Profound spirituality and soulfulness is not a quality associated with secular music. However, once in awhile, even secular music reaches levels of such ecstasy that these elements become entwined in the heart of its melody and harmonic changes, as well as its iterant rhythm. Less often, this fusion is found at the confluence of mystic rivers of sound, where the myriad cultures of the world collide. Civilizations as ancient as Egypt, India and China have long held music in crucibles that have, for thousands of years, been beguilingly attractive to all those who follow the arts. This is not because of its shimmering undulations that Western eyes and ears see and hear in saffron curtains that tease the senses, but because spiritual and secular seem to meet at infinity, like parallel lines that mesmerize, enticing ever onward to its beckoning horizon.
Somewhere in a crucible all its own the music of guitarist Rez Abbasi sings. Natural Selection is a miraculous collision of the world of the color and nuanced sound of the Subcontinent; the ululations of Middle Eastern "muwashas," traipsing across desert and mountain; and the near statuesque beauty of European impressionism, all wrapped up in the improvisatory idiom of jazz. It is natural selection, where all those useful elements have survived and become reborn in a brilliant new aesthetic wrought by a fertile mind, and the charming magic of fingers that flutter and glide over the guitar strings with riotous color, producing so vivid a music that it can almost be tasted, as it seeps into the secret recesses of the mind where pleasure is felt like pain. Despite the fact that he plays an instrument that many have excelled atthe acoustic guitarAbbasi sounds like no one who has gone before him.
His guitar wails about unspeakable loss on "Lament," undulating and tearing down the chart with surprising, bending glissandos, as he recreates the masterful music of the prince of Sufi sound, the late Ustad Nusrat Fateh Ali Khan. And even Joe Henderson could not have imagined that his "Punjab" could be resurrected to fly in the face of genius from the strings of an acoustic guitar, playing off the echoes of the vibraphone. Abbasi's own creations are just that: sheer genius that rises out of murky, misty mountainous mornings, or crepuscular exchanges between his guitar and Bill Ware's vibes, as well as Stephen Crump's bass and Eric McPherson's percussion smatter. The composer posits that he heard this call-and-response in the music as it was being born. As a result, "Up on a Hill," "When Night Falls," "Bees" and "Blu Vindaloo" echoes with smearing and voice-like utterances in harmony, with the bronzed modulations of tubular bells that also echo with soulful grandeur. All of this, as the album's otherworldly character echoes long after the last notes have faded and died.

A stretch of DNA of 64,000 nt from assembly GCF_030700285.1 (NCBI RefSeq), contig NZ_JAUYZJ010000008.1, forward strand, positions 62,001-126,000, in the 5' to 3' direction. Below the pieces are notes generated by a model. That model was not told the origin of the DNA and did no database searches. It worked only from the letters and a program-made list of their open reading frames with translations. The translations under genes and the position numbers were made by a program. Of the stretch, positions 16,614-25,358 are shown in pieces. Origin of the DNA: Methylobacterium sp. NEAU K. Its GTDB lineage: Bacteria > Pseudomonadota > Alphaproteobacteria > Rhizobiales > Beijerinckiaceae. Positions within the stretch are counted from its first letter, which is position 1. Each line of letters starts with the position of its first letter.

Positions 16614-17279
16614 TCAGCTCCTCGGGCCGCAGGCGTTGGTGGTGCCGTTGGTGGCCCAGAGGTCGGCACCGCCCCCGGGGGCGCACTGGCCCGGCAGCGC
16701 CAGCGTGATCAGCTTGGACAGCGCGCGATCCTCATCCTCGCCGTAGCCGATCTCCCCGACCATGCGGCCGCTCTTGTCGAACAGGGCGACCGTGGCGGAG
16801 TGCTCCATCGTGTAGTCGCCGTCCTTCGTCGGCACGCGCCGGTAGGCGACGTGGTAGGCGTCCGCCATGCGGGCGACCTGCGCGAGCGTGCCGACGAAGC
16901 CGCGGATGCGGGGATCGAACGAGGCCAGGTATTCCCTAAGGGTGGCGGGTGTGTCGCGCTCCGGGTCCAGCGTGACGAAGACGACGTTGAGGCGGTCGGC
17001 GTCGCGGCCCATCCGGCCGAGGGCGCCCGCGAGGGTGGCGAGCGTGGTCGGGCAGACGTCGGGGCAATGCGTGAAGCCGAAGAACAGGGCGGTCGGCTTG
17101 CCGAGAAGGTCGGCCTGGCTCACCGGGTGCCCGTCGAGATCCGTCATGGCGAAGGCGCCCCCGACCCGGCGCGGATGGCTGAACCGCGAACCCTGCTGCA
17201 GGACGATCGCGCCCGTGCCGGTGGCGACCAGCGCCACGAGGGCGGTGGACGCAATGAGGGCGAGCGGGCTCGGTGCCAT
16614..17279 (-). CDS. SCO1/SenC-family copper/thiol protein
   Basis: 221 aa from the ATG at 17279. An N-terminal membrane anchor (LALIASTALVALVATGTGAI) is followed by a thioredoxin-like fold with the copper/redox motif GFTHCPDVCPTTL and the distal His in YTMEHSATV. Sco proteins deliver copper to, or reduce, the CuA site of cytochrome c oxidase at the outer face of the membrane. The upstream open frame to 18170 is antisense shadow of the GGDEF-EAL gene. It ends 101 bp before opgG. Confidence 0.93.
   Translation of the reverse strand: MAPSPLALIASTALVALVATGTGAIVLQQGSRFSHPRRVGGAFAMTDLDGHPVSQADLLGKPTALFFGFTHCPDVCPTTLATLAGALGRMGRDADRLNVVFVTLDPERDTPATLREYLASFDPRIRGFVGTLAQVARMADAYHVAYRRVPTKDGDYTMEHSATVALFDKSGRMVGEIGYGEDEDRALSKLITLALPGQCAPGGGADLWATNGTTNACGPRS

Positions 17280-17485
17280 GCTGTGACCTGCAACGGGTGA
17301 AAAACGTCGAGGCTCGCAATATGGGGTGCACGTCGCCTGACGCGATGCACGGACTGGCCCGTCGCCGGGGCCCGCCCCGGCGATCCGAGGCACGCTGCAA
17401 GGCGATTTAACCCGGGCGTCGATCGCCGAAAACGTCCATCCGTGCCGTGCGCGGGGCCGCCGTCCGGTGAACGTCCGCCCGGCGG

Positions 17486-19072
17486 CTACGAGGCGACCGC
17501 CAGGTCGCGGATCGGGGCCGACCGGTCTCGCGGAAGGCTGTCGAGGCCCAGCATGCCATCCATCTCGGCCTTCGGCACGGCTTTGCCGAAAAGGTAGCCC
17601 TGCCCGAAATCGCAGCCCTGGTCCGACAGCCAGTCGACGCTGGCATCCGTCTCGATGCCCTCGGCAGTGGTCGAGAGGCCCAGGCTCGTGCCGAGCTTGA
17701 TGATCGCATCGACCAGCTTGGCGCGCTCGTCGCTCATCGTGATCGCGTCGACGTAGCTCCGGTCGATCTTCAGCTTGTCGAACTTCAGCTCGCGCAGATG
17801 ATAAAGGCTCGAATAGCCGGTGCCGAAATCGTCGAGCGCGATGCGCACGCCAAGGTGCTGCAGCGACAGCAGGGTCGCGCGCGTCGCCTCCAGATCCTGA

Lament; Pakistani Minor; Personal Mountains; Up on the Hill; When Light Falls; Bees; Blu Vindaloo; New Aesthetic; Punjab; Ain't No Sunshine.
Rez Abbasi: acoustic guitars; Bill Ware: vibraphone; Stephan Crump: acoustic bass; Eric McPherson: drums.
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